In Salovey and Mayer's terminology, ability to understand and regulate emotions; an important component of effective, intelligent behavior. (417)
Typically, “emotional intelligence” is defined in terms of emotional empathy, attention to, and discrimination of, one's emotions, accurate recognition of one's own and others' moods, mood management or control over emotions, response with appropriate (adaptive) emotions and behaviors in various life situations, especially to stress and difficult situations, balancing of honest expression of emotions against courtesy, consideration, and respect (i.e., possession of good social skills and communication skills)
Qualities such as understanding one's feelings, empathy for others, and the regulation of emotions to enhance living. [2
An assortment of noncognitive skills, capabilities, and competencies that influence a person's ability to succeed in coping with environmental demands and pressures. 50
Emotional intelligence (EI) is one of the most important ideas to hit the business world in recent years. It is based on the notion that the ability of managers to understand their own emotions, and those of the people they work with, is the key to better business performance.
There are many different definitions for emotional intelligence. According to Peter Salovey and John Mayer, two researchers who offer a more scientific view of the concept, emotional intelligence concerns the ability to process emotional information, particularly as it involves the perception, assimilation, understanding, and management of emotion. They suggest it involves four branches of mental ability: the ability to perceive accurately, appraise, and express emotion; the ability to access and/or generate feelings when they facilitate thought; the ability to understand emotion and emotional knowledge; and the ability to regulate emotions to promote emotional and intellectual growth.
The ability to recognize oneâ€™s emotions and to effectively regulate and manage oneâ€™s emotions to promote growth.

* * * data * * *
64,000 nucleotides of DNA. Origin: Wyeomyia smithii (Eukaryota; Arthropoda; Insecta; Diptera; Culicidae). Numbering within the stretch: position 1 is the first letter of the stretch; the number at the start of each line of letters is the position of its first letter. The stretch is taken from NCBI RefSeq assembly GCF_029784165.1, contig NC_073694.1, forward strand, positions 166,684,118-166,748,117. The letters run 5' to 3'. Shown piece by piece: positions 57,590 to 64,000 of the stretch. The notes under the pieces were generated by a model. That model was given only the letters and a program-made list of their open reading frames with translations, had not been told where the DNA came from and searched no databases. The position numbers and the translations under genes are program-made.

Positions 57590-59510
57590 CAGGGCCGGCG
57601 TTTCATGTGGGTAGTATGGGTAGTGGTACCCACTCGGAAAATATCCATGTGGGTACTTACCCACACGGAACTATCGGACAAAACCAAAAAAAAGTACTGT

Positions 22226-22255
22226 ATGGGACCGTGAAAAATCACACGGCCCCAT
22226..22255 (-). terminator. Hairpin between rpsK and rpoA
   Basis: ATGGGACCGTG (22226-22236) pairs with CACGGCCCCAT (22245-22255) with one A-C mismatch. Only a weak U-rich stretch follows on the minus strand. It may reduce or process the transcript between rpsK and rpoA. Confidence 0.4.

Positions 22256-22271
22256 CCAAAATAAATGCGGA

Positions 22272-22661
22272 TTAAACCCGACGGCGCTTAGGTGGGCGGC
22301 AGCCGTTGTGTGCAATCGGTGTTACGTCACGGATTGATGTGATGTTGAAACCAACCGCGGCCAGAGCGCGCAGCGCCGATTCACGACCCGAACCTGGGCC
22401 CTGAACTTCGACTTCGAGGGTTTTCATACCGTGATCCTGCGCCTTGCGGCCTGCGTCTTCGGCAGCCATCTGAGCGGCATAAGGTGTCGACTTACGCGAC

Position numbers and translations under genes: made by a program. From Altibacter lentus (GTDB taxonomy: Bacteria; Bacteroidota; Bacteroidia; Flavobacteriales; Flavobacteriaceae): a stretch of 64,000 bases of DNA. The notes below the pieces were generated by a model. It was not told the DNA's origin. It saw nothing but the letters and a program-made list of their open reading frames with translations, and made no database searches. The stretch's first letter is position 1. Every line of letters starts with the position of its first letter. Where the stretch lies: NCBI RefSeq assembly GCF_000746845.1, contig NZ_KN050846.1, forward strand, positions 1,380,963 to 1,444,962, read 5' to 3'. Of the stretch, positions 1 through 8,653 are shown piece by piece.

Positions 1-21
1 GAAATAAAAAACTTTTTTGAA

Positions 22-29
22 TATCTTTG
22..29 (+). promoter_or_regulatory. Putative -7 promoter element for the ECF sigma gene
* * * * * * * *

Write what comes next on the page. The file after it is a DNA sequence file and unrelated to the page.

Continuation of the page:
Emotional intelligence is used to describe human qualities such as self-awareness, self-control, self-motivation, persistence and the ability to cope in social situations. It is not necessarily related to cognitive or academic intelligence.
Describes the mental ability an individual possesses enabling him or her to be sensitive and understanding to the emotions of others, as well as to manage his or her own emotions and impulses.
Coined by Daniel Goleman to describe 'street smarts' or social competence in win-win situations where many participants benefit; a set of people skills and abilities that "win friends and influence people"; the ability to mobilize others and who or what they know to advance their interests and yours.
(EQ) is an ability to manage ourselves and our relationships with other people effectively, by understanding our own and other people's feelings, recognising that we human beings have an emotional as well as a rational side to our make-up.
Describes the mental ability an individual possess enabling him/her to be sensitive and understanding to the emotions of others as well as being able to manage their own emotions and impulses.
The attributes of self-awareness, impulse control, persistence, confidence, self-motivation, empathy, social deftness, trustworthiness, adaptability, and a talent for collaboration. Back to the top
Ability to deal effectively with the emotions of oneself and others.
The ability of an individual to be aware of his or her emotional nature and to behave in ways that are beneficially to his or her long-term success. The exercise of emotionally desired constraints, such as self-control and delayed gratification; motivation. (Goleman) "To be angry with the right person, to the right degree, at the right time, for the right purpose, and in the right way." (Aristotle)
The combination of social skills, empathy, self-regulation, self-awareness and motivation that contributes to great leadership. Key to success both in work and relationships.
Emotional Intelligence, also called EI and often measured as an Emotional Intelligence Quotient or EQ, describes an ability, capacity, or skill to perceive, assess, and manage the emotions of one's self, of others, and of groups. However, being a relatively new area, the definition of emotional intelligence is still in a state of flux. Some, such as John D.